Gram and I had a yummy Greek honey cheese pie I made for breakfast (if anyone wants the recipe, I would be happy to share), then I headed for the airport. I met Jim, Jenny and the kids there. Their plane was leaving at 1:11pm, so we got tasty beverages at Starbucks and just hung out for a while. I gave Edward and the Pirates to Jonathon and he had me read it to him about six times in a row. (Have I mentioned that Jonathon is a pirate?) Then, Michelle and I sang "Clap Your Hands," about seven thousand times in a row. With Jonathon's help we made up new verses ("Drool, drool, drool and spit, drool and spit together...") and laughed a lot.

Finally, too soon, it was time for them to go. I gave Jonathon the rest of the gum I had with me, hugged everyone, and waved good-bye.

I missed them immediately.


Next, I went to my best friend Barbara's house and we packed the kids in the car and headed for the train. I had come up with the brilliant idea that we should go to the Taste of Chicago -- on the fourth of July -- so we could see They Might be Giants play. Her six-year-old, Ethan, loves them, as do I.

If I didn't know better, I would swear I had been doing some serious drugs to come up with such a marvelous plan. I have lived near Chicago my entire life. I know better than to hit the Taste on the fourth. But the promise of TMBG erased all doubt from my mind.

Good Lord! I go to a fair number of Chicago festivals, etc. but I have never seen this many people in Grant Park at one time!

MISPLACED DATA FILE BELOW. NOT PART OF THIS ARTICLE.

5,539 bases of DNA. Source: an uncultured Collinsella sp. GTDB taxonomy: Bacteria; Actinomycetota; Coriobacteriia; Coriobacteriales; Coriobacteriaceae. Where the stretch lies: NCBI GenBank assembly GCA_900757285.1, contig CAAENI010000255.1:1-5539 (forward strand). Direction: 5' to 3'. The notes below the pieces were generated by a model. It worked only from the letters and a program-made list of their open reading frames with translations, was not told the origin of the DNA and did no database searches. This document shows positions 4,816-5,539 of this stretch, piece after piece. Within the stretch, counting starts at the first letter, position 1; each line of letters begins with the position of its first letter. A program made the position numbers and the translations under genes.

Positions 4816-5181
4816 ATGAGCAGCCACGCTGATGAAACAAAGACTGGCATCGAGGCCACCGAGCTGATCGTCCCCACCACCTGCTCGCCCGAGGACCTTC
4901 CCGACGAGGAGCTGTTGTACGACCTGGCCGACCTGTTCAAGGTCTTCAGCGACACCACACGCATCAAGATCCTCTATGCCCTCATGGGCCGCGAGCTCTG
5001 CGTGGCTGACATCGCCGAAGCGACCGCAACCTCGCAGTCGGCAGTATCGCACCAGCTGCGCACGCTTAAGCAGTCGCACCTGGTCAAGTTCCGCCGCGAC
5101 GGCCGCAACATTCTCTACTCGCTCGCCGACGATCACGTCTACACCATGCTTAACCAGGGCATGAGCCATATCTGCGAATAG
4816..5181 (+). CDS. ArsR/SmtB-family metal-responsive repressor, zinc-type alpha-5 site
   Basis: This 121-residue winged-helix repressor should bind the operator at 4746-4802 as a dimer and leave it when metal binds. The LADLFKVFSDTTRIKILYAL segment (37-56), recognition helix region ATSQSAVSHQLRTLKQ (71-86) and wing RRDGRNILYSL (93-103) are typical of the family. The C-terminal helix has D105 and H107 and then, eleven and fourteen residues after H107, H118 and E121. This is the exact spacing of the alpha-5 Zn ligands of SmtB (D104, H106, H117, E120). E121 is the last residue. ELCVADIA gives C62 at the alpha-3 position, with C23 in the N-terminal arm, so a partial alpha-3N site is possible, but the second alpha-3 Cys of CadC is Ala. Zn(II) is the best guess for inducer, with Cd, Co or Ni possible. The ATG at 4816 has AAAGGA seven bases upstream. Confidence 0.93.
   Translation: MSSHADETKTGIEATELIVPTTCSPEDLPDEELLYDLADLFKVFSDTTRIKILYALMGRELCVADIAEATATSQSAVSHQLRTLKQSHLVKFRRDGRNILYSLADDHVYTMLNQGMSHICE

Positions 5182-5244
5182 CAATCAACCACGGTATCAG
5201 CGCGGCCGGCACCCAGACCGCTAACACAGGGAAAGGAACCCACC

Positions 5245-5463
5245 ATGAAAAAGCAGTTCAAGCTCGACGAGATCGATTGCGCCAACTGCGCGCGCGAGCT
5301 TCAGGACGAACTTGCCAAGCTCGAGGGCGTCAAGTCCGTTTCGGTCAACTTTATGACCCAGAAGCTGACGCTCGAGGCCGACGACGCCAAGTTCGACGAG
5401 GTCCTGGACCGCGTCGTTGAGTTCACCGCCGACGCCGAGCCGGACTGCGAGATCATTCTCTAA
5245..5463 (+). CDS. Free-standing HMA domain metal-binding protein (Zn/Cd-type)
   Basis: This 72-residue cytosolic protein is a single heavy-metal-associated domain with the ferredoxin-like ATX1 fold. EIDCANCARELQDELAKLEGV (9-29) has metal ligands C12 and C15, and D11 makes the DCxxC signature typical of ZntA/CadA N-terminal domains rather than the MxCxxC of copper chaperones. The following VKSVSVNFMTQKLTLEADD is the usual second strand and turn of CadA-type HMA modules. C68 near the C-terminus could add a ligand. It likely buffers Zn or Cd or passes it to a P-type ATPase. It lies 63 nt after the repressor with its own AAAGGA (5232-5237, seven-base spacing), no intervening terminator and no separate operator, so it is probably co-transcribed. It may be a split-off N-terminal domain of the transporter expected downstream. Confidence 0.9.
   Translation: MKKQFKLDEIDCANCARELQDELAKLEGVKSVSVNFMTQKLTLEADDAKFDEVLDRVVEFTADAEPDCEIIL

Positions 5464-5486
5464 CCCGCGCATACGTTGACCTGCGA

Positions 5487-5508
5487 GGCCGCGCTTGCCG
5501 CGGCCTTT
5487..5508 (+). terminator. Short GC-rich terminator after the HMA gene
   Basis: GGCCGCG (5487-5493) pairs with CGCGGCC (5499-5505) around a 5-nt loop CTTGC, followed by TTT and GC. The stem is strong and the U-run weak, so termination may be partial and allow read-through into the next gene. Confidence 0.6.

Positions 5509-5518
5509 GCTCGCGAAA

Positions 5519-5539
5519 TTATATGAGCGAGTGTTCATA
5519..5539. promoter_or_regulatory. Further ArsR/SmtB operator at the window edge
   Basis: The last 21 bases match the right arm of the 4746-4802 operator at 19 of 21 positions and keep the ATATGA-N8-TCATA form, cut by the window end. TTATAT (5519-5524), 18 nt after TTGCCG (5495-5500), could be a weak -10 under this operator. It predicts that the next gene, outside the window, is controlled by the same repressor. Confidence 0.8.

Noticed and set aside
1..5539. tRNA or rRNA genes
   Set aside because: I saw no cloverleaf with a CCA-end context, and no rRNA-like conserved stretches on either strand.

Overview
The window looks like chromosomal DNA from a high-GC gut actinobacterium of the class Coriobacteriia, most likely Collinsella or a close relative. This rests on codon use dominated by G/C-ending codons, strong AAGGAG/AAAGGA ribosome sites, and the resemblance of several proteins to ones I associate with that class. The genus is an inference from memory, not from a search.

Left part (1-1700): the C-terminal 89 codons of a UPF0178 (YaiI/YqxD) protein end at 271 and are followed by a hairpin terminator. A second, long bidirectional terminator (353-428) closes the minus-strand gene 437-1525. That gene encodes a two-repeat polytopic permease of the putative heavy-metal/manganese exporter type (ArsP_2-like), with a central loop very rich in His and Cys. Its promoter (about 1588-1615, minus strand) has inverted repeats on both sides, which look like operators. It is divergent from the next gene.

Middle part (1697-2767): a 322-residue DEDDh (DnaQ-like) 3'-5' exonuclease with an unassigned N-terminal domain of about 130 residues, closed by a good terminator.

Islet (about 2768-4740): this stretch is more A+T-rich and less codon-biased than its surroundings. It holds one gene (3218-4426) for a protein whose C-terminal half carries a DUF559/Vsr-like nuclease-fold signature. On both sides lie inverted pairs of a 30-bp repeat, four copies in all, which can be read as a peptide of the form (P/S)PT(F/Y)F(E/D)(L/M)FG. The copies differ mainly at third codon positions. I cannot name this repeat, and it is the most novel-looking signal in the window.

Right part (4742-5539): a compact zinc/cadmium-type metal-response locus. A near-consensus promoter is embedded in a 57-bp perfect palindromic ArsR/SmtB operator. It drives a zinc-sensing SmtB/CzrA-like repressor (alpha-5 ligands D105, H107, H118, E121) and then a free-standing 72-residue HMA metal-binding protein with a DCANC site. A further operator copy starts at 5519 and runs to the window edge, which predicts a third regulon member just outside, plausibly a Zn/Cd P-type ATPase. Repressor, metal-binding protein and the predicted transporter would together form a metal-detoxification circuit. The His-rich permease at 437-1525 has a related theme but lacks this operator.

I am just gonna skim over that whole part. We did hear a stellar TMBG concert, then headed to the Pier. I rode the carousel with 2-year-old Lily while Ethan's parents took him on the Ferris Wheel. Got the kids their first ever cotton candy. We were able to let them run around a bit in the Crystal Gardens. We figured we would watch the fireworks and then head home.

Taste ended at 9pm. Every single person who was there picked up two friends and brought them to the Pier. We could hardly get Lily's stroller down the ramp; every inch was full of people. It was insane. Seriously.

We ended up in a park across the street from the Pier where Lily, Barbara, and I laid on a sheet and Ethan climbed on a piece of the public sculpture. Lily was thrilled with the glowsticks we got and seemed more interested in those than in the fireworks.

By the time we got back to my car at the train station, it was after midnight. I returned a call from my brother Wilhelm (in Las Vegas), got home, checked my e-mail, and collapsed in bed.

Nothing earth-shatteringly exciting, but a wonderful day!

02 July 2004

My Pet Goat

The story President Bush kept listening to in a Florida classroom during 9-11 is shrouded in mystery no more. Read all about it (including links to the story and a video) here.

Ruth Heller

According to a colleague on one of the listservs I frequent, Ruth Heller, children's author and illustrator, died yesterday of cancer at the age of 81. I will add a link to an obituary as soon as one appears.